HE Who Gets Slapped

By Leonid Andreyev
Translated by Daniel Stearns

November 11-29, 2003
Previews:  November 11 and 12 at 8pm
Opens:  November 13 at 8pm
Evening Performances:  November 14, 15, 18, 19, 20, 21, 22, 25, 26, 27, 28 and 29 at 8pm
Matinee:  Saturday November 29 at 2pm
Pre-Show Lecture:  Friday November 14 at 7pm

Director:  Brian Richmond (Chair)
Production Designer:  Mary Kerr (Faculty)
Lighting Designer:  Randy Poulis (Graduate Student)
Composer/Sound Designer:  John Mills-Cockell (Guest Artist)
Clown Work:  Paulette Hallich, Michael Kennard (Guest Artists)
Stage Manager:  Julianne Moss

Assistant Director:  Yasmine Kandil
Assistant Production Designer:  Janis Ward
Assistant Scenic Designer:  Kyle Sutherland
Assistant Costume Designer:  Karen Fisher, Matt Jackson
Assistant Lighting Designer:  Jeremy McLeod
Projection Designer:  Brent Nicholson


Entre’actes:

Written by Brian Richmond
Directed by Paulette Hallich


The Duck and the Swan:

Melody by John Mills-Cockell
Lyrics by Jacob Richmond

Featuring:  Ashley Adamson, Sebastien Archibald, Amanda Ballard, Douglas Scott Bates, Stacie Capt, Claire Charland, Jenny Collins, Anne-Marie de la Giroday, John Ellingson, Michael Hall, Trevor Hinton, Leah James, James Kot, K. Scott Malcolm (Faculty), Pat McCloy, Carlo Marks, Alistair Newton, Kate Richard, Jacob Richmond, Devon Taylor, Colby Wilson, and Jesse Young

On the brink of his greatest success, a world famous scholar witnesses his work credited to his former pupil—who also steals his wife!  Instead of ending his humiliating torment through suicide, he decides to profit from his loss and reinvents himself as France’s most famous circus clown HE—whose main schtick is his ability to get uproarious laughter from his audience by being beaten up!  Andreyev is credited with launching the symbolist movement of 20th century theatre.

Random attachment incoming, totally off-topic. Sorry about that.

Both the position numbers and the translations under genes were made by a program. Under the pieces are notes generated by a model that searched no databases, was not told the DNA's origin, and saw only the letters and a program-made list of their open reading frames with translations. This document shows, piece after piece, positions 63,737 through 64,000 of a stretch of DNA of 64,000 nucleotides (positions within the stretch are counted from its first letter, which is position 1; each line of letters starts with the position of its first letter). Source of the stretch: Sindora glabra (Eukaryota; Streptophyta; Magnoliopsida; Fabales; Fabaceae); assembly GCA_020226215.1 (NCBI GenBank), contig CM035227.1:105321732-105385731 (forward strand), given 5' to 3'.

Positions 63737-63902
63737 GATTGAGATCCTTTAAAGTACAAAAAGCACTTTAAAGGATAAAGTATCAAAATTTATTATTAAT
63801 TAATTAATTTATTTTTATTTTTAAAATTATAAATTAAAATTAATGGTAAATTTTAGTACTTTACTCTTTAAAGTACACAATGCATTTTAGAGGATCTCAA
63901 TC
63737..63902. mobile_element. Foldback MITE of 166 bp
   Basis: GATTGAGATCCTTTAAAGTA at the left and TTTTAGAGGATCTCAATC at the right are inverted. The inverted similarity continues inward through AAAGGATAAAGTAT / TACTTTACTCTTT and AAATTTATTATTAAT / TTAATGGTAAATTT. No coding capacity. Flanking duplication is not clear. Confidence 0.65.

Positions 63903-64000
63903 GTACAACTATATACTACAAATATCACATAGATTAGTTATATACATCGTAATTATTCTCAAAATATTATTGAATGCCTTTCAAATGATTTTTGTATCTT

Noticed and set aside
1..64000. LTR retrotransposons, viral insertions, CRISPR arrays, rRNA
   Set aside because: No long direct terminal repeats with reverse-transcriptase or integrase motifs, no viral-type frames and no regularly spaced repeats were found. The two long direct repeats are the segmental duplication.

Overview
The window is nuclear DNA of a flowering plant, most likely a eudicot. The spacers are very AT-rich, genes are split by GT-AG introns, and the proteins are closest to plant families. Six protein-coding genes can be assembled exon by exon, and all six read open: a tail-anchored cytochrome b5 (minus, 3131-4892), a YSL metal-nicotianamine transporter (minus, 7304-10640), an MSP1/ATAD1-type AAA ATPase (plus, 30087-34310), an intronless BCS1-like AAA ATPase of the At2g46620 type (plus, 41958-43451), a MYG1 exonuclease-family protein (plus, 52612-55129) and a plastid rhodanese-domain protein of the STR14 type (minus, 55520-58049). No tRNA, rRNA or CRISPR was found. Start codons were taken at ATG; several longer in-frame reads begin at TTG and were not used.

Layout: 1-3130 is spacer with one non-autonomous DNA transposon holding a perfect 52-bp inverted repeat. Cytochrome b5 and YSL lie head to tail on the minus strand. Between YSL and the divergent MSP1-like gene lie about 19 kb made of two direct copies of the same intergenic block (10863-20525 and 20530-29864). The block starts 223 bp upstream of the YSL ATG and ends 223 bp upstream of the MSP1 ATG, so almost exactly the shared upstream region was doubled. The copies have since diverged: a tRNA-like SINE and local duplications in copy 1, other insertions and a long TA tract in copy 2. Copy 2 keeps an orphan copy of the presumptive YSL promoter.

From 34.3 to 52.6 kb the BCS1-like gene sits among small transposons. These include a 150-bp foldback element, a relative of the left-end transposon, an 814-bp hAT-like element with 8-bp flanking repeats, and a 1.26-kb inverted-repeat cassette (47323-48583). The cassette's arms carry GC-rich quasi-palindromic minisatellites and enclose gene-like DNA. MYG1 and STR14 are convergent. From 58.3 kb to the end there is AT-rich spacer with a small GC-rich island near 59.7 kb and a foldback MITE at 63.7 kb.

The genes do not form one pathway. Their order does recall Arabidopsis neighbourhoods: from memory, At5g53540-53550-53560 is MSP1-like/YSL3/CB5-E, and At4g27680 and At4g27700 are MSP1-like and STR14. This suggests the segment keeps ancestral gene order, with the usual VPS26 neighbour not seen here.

MEDIA REVIEWS

“Every detail of the costumes is authentic, with a rich array of lush textures in velvet and silk.  The characters in their brightness seem to glow with an unearthly light against the charcoal sketched, cubist set of shadows and light.  I think Mary’s already on the short list for next year’s awards!  Congratulations to Brian Richmond and the entire cast and crew for breathing life into this darkling masterpiece.”

-Robert Mitchell (CBC Reviewer)

“The play is not a gut laugh, rather a head laugh as its material is foreboding; true to clowning, we are watching the small tragedies of life played out in its broadest form.  We loved this one.  You will, too.”

-Linda Fraser with Barbara McLaughlin (Victoria Rainbow News)

“It is hard not be charmed by the comic elements of the story, such as Consuella’s scheming father Count Mancini or the incorrigible clowns Polly and Tilly that come clost to stealing the show form their more serious counterparts.
The choreography of the supporting cast is impeccable.  While the main drama is being played out on centre stage, eyes are drawn to trapeze artists Thomas and Angelica exchanging tender looks while a clown snickers at another’s misfortune as the circus’ politics of power and love take their toll.  Even the characters who seldom speak are brought to life against the colorful, chaotic backdrop of the circus.”

-Danielle Hagel (Nexus)

“HE Who Gets Slapped succeeds in being entertaining, as it is a humorous and flamboyant piece.  This is a nice change from the Phoenix’s many tragic and dramatic shows.  But don’t be fooled—it carries a definite, though undefined, dark side.”

-Zoe Bake-Paterson (Martlet)

“Indeed, the overall emphasis on physical theatre in HE Who Gets Slapped imbues it with an other-worldly grace and power.  Certain well chosen gestures and gaits add richness to the playwright’s themes:  betrayal, the masochism of unrequited love, and man’s self-defeating penchant for consuming and destroying others.”

-Adrian Chamberlain (Times Colonist Reviewer)

“What’s truly great here, however, is Mary Kerr’s production design.  Costumes that range from richly glorious to the gloriously drab, a charcoal-hued set skewed like a scene from the ‘60s-era Batman, a sense of perspective that is as brilliantly off-kilter as the story itself.  Kerr’s talent is unmatched.  The same can be said for director Brian Richmond, who is obviously passionate about both theatre history and about providing students with challenging, intelligent production opportunities; while I applaud his intentions, as an audience member, I can’t say it makes for the most compelling viewing.”

-John Threlfall (Monday Magazine Reviewer)



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